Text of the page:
Do you know who has been undervalued for the last fifty years? Creators. Creators have relied on corporations to help them distribute their creativity. The blockchain allows for creators to continue financially benefiting from their work into the future. We’ve heard of NFT art where the creator receives 10% of the sale price each time the item is sold. This is enabled by Smart Contracts (typically on the Ethereum network). In ecommerce we can utilize smart contracts to pay contractors or designers/creators by their output. And maybe by the success of their output. A great handbag designer could work for several companies at a time and get a commission rather than straight monetary compensation.

This small example is one of the reasons that the blockchain is likely to impact every part of our lives. Can supply chain management be done more effectively through a blockchain approach? Yes, because you can trust the smart contract versus having to trust the manufacturer. I dropped this in here to be a reminder that these trends won’t just affect our interaction with end users. It’s likely to impact how we hire and pay employees, how we order goods, and generally how we run our businesses as well.

Virtual ecommerce (vcommerce?)

Although I have this lower on my list (very disruptive), this is one area that is already moving fast. It started in the gaming world like a lot of digital ideas. Fortnight, if you haven’t played, is a first person shooter game that is free. Free. They make money in vcommerce: selling clothes that you can buy for the digital Fortnight version of yourself. Gucci is selling digital items in Roblox. Axie Infinity takes this a step further by building out an entire economy around the blockchain. It is a virtual ecommerce company that also makes cool content (the game is the content).

If the Ready Player One version of the metaverse does come about, will people want to wear Prada shirts in virtual reality? Yes, they will. And Prada will have to enable this by creating the clothes and selling the digital versions (NFT’s) for use in the metaverse. What if Augmented Reality (AR) glasses finally hit mainstream? Will people want a shirt that they can customize/change in AR? Yes, they will. Software continues to eat the world and we will continue to see a softening barrier between the digital world and IRL. And our products more and more will have to live in both and be developed like a program while being created in a factory.

NFT’s also enable authentication of one-of-a-kind items. I believe this will start with high end luxury manufacturers, but quickly move downmarket. If you can prove that you have a unique Rolex watch using an NFT, what would it be worth? And what would a person pay to own it? These are likely to start as gimmicks, but I think over the next 10 years most real world items will start including a digital NFT at least to verify authenticity. PacSun is already creating NFT’s.

DAO Creators

What if you could buy into a company, help control the direction of your work and benefit from that effort financially? Decentralized Autonomous Organizations (DAOs) are growing as a way to manage what it is essentially a company with organizing principles and engaged employees – that have no single leadership function. I posted as the picture on this article the Big Green DAO’s organizational schematic. If you created an organization that requires creatively hitting the zeitgeist of a culture in order to be successful, this might be the way to do it.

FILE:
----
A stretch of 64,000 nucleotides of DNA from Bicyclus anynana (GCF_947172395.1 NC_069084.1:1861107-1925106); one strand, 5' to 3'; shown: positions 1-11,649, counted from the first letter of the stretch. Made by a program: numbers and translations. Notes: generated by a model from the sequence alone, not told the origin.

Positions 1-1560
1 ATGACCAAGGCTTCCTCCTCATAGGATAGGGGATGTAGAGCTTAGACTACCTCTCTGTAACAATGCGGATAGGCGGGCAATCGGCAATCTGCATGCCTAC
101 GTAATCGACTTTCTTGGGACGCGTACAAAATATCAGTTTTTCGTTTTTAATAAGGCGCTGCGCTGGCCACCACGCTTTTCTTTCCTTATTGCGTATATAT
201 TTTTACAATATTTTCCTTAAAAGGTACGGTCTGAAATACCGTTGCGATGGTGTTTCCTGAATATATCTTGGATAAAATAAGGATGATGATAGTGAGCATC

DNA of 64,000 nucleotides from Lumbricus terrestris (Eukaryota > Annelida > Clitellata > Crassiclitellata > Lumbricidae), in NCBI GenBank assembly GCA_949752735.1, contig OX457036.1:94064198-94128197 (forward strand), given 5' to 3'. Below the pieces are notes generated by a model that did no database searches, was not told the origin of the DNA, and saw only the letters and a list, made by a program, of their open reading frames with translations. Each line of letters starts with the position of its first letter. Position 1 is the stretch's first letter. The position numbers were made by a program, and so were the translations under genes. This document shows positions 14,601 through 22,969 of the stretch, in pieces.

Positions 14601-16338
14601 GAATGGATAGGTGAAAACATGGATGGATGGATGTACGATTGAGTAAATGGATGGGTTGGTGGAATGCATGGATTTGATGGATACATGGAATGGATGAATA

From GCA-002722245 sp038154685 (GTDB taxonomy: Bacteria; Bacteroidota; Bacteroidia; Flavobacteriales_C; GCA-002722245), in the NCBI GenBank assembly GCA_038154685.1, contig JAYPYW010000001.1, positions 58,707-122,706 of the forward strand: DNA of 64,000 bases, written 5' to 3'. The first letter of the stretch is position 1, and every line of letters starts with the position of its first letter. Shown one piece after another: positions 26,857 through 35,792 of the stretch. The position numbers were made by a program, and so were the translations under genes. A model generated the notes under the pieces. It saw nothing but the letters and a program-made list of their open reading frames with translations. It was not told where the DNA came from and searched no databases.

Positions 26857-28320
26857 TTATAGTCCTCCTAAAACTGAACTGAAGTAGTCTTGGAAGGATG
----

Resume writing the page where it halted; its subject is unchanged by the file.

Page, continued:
Imagine allowing anyone in the DAO to vote on the next design of a product. Or the features that should be included. In a large enough DAO, you could reach consensus on which items you create have value and which don’t. I’m a believer that true breakthrough design often happens outside of a committee, but you could also design a DAO that allows members to vote on the creative talent hired to develop the next big thing. This could be tested easily with a cool tshirt DAO. Members suggest designs and the whole membership votes on them. Winning designs pay off for the overall group and a little more for the creator.

Will DAO be a force in ecommerce companies in the future? I think if we keep seeing nonprofit DAO’s do well, someone will try it.

Try something on the blockchain

One of my core beliefs is that ecommerce companies have gotten too complacent. They rely on designs that everyone else uses. And they don’t try things that aren’t clearly ROI positive. But the world is shifting rapidly and you need to start trying things. At a minimum, start accepting Bitcoin and see what happens. Do a deep dive into Web3 for your career if you won’t for your company. Come up with ideas that would shake the industry. This is how you innovate successfully. How could you bring forward the next 10 years of evolution in ecommerce? By figuring out how to create a new Shopify on the Ethereum network. The big players will never have the courage to do this until it’s proven to work. But you can do it now.

If you have more than 10 years left in your ecommerce career, these trends will remake your job in ways we haven’t realized yet. But you have to experiment to be ready for the change.

PS - By the way, if you are experienced developing blockchain technologies, I'd like talk to you. Hit me up on LinkedIn.

Jay Allen
Digital believer. Started an ecommerce website in 1997 and been focusing on digital marketing ever since. B2C, DTC, B2B, I've done it all from building campaigns and up.
Atlanta, GA